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10 change management best practices

Change management has a reputation for being process-heavy, clunky, and difficult. But the truth is that it doesn’t have to be. When run well, IT change management reduces incidents while also keeping processes agile and minimizing work disruptions.

So, how should we run change management? These ten best practices are a good start:

1. Understand your organization’s risk tolerance—and plan accordingly

When it comes to balancing risk and speed, in change management there is no one-size-fits-all solution. Every organization has its own culture, risk tolerance, and regulatory requirements to deal with, and each should incorporate these considerations into their change management practices.

Part of understanding risk is understanding your business’ regulatory and compliance obligations. When regulation enters the picture, it’s no longer a question of how much downtime your system can risk before losing business or what resources will cost if you have to fix a problem. Now, it’s a non-negotiable set of rules. You will have certain approvals required. You will segregate duties. Regulations like SOX and GDPR make certain activities non-negotiable, even if they slow the process a little.

The good news is that this planning doesn’t have to be static. Companies that choose a conservative approach with more approvals and rigid workflows can always reevaluate over time, adjusting the level of rigor in their processes in balance with the level of risk.

2. Use data-driven risk assessment to continually adapt your change management practice

Tracking metrics, especially links between changes and incidents is an important foundation in improving your change practices. Data will highlight trends, revealing the types of changes, team members, and services that are least likely to be involved in an incident. That information can help you match rigor to risk for different change requests.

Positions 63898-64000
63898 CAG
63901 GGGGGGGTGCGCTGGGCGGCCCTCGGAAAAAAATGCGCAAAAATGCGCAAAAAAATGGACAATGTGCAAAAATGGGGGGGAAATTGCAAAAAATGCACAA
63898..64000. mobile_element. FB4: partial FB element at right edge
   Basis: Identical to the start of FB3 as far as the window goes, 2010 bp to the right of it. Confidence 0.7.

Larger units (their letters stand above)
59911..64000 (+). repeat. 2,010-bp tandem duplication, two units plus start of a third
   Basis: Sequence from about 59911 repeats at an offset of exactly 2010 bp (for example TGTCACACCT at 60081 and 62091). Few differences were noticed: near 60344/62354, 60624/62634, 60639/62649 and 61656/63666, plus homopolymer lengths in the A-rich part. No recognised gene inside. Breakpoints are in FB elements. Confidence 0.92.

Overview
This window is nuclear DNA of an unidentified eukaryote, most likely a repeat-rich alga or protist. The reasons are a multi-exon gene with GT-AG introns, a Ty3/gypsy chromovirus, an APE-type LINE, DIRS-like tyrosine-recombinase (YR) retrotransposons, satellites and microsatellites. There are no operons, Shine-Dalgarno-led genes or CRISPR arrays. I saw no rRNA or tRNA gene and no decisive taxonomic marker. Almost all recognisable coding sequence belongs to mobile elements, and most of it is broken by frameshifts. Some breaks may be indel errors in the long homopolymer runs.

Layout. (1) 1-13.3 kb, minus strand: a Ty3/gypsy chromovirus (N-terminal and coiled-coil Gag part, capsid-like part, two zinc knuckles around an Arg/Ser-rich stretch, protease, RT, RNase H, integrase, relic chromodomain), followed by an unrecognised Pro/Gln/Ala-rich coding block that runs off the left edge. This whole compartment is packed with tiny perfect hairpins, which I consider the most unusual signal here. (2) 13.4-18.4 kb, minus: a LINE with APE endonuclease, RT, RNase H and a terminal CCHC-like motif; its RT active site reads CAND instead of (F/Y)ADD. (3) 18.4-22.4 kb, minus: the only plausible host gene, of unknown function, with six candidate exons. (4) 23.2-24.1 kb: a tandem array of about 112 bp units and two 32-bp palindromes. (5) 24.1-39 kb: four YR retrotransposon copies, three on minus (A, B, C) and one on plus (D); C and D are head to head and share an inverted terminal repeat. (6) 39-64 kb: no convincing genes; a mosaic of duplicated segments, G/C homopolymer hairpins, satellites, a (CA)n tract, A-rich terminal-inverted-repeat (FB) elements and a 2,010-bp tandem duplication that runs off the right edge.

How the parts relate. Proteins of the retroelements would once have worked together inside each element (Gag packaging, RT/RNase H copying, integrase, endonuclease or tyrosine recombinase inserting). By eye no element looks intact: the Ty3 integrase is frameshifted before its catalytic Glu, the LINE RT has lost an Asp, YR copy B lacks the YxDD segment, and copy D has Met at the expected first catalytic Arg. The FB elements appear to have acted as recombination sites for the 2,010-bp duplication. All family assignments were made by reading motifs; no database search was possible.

Smart risk assessment means more change requests can often be downgraded to less rigorous approval workflows. As Gartner’s adaptive change management process suggests, organizations can strive for more and more normal changes to be classified as standard, then pre-approved and automated.

Below, we’ve compiled some practical steps for making standard changes the new normal. 

  1. Review your changes in the past few months
    • What were the most common changes?
    • Which changes are “standard changes”? 
    • What services do they impact?
    • Which changes were successful?
    • What was the average time to implement these changes?
    • Which changes were requested by development teams? 
  2. Select three to five standard changes as candidates to automate
  3. Build out self-service request types for the standard changes in your service management software
    • Add text to clarify the purpose and scope of the standard change request
    • Capture important fields, such as the system, application, or service that’s being changed
    • Create automation rules to auto-approve the change, transition statuses, and notify staff with updates
  4. Take time to educate and train your IT staff and development teams on this new capability 
  5. Monitor performance over the next few months 
    • Gain insights to improve your existing offerings
    • Identify additional standard changes to automate 

3. Make change management as simple as possible

Nobody wants extra work. And it’s why change management is often considered a nuisance. Change management practices often ask people to document something, often in a tool they don’t like working in, and wait for a process with an additional step or two. And for developers tasked with pushing code live, those additional tasks can feel like they’re getting in the way of the real work.

The answer to this major challenge is making change management processes as simple as possible. Keep approvals to a minimum where you can. Choose tech tools that integrate seamlessly so that developers don’t have to enter the same information into multiple systems. And automate wherever possible. 

The simpler you can make the process, the easier it will be to get—and keep—teams on board.

4. Rethink the traditional CAB model

In most traditional IT organizations, a change advisory board (CAB) is tasked with assessing the technical and business implications of change requests. The traditional process creates some challenges - slow releases, clunky processes, and sometimes a lack of communication and collaboration. Which is why top-performing teams are re-thinking the CAB model.

The goal is to keep the value these boards add to our IT processes - enabling communications and balancing the need for changes with the risks of those changes - while making the typical CAB process more nimble and strategic. This typically means:

  • Only asking for CAB approval on the riskiest changes (and using proven tools like peer review, virtual checklists, and automation to manage less risky changes)